Here is the second thing that bugged me, the one that nobody came up with. The tern’s lesser (wing) coverts were slightly disheveled, blown out of place by the wind. This caused what for me is a distracting shadow. My great preference would have been that all of the bird’s feathers had been neatly and smoothly in place.

Do understand that it is possible to love an image yet wish that it were still better.

The Streak

Today’s blog post marks 140 days in a row with a new educational blog post. Assuming that I will be making the trip to Namibia on April 11, this streak will come to an end soon. As always–and folks have been doing a really great job recently–please remember to use our B&H links for your major gear purchases. For best results use one of our many product-specific links; after clicking on one of those you can continue shopping with all subsequent purchases invisibly tracked to BAA. Your doing so is always greatly appreciated. Please remember: web orders only. Please remember that if you are shopping for items that we carry in the BAA Online Store (as noted in red at the close of this post below) that we would appreciate your business πŸ™‚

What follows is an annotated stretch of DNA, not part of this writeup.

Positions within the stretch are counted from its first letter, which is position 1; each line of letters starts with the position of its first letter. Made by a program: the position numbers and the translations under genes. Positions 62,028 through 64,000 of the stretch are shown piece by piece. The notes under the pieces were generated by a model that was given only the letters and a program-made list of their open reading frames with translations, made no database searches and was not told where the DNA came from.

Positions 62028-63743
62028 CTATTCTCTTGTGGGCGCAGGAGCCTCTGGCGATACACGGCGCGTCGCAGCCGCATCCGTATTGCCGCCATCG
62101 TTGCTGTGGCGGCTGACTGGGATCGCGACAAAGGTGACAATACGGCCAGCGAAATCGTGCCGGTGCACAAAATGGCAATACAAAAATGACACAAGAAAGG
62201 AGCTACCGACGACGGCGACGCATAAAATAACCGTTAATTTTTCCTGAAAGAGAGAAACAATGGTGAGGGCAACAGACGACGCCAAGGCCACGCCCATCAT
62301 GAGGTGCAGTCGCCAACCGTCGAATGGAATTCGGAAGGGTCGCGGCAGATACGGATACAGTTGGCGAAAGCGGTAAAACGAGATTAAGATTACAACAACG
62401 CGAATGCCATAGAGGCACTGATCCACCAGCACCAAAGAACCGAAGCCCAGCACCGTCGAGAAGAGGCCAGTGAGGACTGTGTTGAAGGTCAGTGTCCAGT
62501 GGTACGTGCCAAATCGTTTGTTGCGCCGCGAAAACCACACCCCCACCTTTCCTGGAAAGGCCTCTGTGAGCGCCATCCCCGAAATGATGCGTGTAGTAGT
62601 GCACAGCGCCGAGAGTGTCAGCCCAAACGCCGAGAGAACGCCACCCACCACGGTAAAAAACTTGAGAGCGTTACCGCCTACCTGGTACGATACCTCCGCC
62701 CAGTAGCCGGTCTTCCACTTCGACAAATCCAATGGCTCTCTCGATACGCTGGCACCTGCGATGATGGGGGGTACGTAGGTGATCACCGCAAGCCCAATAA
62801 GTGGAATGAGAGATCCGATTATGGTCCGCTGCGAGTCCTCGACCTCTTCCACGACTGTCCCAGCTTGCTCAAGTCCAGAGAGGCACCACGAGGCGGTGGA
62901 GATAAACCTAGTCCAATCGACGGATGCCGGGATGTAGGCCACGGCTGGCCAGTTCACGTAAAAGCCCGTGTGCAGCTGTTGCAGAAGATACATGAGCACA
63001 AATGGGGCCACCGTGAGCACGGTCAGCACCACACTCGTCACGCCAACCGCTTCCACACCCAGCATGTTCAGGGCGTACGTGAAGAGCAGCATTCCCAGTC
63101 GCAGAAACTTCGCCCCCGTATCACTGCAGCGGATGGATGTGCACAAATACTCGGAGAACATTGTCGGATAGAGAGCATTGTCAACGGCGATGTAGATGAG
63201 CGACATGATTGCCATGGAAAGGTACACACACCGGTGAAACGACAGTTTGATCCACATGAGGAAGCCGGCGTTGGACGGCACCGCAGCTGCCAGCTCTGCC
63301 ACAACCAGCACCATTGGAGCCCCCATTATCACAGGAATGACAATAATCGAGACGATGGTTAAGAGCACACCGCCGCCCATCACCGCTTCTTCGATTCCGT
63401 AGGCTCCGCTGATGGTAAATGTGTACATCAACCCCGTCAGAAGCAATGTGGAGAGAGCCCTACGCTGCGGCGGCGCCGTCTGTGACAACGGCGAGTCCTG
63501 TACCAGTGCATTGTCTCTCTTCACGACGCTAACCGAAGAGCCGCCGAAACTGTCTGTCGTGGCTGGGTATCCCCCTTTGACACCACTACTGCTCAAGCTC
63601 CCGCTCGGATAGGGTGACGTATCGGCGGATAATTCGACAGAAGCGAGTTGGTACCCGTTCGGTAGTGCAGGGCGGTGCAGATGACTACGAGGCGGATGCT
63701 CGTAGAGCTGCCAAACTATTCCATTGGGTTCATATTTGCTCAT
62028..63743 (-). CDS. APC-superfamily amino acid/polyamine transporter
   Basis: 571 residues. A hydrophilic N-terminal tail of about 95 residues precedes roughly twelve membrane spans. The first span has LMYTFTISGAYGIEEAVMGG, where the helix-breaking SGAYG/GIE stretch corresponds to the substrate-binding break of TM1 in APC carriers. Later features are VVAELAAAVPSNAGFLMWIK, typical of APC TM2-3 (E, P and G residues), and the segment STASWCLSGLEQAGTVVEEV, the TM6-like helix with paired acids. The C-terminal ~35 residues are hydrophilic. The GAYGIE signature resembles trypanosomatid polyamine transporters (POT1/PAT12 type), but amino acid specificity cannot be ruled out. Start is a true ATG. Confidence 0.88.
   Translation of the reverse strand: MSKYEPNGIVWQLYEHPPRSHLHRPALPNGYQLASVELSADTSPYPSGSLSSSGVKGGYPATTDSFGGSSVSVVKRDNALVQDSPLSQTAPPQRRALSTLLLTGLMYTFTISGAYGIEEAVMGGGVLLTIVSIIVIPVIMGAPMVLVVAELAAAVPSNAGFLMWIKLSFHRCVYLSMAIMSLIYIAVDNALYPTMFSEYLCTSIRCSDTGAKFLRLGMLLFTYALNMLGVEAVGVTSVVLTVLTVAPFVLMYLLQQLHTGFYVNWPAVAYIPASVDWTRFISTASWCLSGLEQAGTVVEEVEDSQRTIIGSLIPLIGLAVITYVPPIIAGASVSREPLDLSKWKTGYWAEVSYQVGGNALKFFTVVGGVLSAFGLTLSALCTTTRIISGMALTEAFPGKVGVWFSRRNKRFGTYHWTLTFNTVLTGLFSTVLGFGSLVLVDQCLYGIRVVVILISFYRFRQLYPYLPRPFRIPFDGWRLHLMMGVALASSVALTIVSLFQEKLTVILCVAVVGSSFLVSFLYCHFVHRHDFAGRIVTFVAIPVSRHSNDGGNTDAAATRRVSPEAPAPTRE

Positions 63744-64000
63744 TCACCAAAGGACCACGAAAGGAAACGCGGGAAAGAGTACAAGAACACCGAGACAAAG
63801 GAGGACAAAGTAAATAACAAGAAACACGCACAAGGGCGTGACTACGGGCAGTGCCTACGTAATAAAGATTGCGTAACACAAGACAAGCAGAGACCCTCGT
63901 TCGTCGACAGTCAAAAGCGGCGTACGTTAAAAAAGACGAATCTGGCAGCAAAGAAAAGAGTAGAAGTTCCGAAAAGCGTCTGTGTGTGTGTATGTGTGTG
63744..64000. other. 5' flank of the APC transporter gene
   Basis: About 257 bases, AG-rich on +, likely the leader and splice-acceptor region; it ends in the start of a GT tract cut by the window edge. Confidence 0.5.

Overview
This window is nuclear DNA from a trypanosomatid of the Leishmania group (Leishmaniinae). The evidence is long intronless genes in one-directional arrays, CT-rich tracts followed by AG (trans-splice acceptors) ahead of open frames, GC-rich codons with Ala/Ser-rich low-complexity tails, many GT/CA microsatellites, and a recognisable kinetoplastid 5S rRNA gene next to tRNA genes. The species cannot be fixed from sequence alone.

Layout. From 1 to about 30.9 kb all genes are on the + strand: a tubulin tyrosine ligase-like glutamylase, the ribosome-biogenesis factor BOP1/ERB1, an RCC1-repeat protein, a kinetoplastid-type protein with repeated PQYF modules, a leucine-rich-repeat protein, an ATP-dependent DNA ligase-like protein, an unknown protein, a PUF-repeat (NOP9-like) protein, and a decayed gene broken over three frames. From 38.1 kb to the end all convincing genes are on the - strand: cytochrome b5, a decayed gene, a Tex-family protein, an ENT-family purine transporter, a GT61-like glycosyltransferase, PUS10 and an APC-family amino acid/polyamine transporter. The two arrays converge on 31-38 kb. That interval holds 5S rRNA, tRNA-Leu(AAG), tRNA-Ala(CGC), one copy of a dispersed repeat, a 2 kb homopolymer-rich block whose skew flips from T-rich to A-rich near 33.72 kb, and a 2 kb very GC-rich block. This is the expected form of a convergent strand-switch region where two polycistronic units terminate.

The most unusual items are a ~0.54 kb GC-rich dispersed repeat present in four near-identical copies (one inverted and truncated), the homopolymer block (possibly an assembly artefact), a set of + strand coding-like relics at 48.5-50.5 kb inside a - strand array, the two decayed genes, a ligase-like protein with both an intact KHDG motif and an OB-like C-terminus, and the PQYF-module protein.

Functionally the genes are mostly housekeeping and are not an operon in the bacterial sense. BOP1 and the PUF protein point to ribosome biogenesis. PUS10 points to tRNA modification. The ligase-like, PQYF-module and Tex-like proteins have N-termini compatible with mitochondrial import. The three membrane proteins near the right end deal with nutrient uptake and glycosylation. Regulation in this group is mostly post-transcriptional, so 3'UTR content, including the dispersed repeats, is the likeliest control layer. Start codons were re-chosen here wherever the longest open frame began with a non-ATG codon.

This image was created at La Jolla at 7:37am on the morning of March 22, the same morning that I created the three very different images in yesterday’s blog post here. I used the hand held Canon EF 100-400mm f/4.5-5.6L IS II USM lens (at 400mm) and the amazing mega mega-pixel Canon EOS 5DS R. ISO 1600. Evaluative metering at about zero: 1/1250 sec. at f/5.6. Daylight WB.

Center AF point (Manual selection)/AI Servo Shutter button AF as originally framed was active at the moment of exposure (as is always best when hand holding).

Image #1: Backlit Brown Pelican with bill pouch distended

What do you do when nothing’s happening?

Important Point #1